Tanzania – health profile
The people in Tanzania are among the poorest in our five program countries. Still, the country has made progress in reducing under-five mortality rates – from 165 deaths per 1,000 live births in 1990 to 49 today. But poverty and malnutrition are deeply related, and 1 in every 3 Tanzanian children today is stunted.
The Tanzanian government recently launched a major health program in rural regions to maintain past gains and address stubborn issues like stunting. Officials recognize that gender discrimination and cultural norms are barriers to women and girls accessing health services and nutritious diets. They also note that the capacity of rural health systems is critically limited.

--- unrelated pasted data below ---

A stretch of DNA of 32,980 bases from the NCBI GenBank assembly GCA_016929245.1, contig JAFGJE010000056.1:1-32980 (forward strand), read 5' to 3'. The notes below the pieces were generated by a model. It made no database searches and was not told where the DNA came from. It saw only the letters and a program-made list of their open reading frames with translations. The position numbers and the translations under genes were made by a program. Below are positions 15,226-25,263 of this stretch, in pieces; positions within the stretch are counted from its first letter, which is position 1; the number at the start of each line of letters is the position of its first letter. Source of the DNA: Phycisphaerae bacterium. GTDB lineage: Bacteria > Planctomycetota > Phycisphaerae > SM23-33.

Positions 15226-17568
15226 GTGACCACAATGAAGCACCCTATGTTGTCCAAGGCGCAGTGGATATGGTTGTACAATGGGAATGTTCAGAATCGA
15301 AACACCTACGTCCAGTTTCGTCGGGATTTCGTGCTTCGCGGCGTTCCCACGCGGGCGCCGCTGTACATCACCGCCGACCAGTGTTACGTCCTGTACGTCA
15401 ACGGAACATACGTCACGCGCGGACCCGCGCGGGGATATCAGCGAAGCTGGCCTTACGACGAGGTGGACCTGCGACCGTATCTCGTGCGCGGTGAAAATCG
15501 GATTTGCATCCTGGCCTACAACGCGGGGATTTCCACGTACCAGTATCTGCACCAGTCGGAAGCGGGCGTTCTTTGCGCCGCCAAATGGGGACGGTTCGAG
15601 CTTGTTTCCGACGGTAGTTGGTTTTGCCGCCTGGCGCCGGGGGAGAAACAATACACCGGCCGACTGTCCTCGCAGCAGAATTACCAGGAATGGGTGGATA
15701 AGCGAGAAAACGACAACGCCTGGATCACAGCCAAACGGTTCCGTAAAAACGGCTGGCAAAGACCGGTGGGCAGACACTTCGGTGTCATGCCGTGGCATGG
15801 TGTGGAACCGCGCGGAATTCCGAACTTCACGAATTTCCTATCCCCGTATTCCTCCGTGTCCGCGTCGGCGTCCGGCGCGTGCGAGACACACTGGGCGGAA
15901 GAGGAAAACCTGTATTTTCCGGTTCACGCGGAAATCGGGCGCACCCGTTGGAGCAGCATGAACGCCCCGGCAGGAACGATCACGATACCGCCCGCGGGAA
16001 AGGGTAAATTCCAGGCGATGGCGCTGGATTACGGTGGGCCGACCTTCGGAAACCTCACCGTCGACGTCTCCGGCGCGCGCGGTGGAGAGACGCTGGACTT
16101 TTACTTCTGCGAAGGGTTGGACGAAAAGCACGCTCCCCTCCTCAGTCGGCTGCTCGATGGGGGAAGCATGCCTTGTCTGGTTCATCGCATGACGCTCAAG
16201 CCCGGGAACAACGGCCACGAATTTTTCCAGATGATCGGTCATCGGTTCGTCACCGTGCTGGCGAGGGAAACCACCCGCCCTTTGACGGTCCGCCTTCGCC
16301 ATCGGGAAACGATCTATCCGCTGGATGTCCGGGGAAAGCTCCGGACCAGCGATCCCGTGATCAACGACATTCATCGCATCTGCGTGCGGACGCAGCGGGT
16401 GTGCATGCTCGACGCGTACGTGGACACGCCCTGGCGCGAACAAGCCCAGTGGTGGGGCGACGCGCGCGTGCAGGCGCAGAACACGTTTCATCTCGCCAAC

Singida and Shinyanga Regions – 1000 Day Journey focus area
World Vision has experience supporting families in central Tanzania through a previous government grant. 1000 Day Journey will take the successes of that program to communities not yet reached in Singida and new communities in Shinyanga. The program will focus on training front-line health workers, distributing micronutrient powders, and the introductions of bio-fortified crops.
Cultural practices such as early marriage, gender-based violence and the devaluing of girls will be addressed. One approach to be used is Channels of Hope, a World Vision signature program that facilitates dialogue between women and men, leading to new knowledge and changed behavior in gender relations. The approach is often centered in local churches and mosques to maximize impact.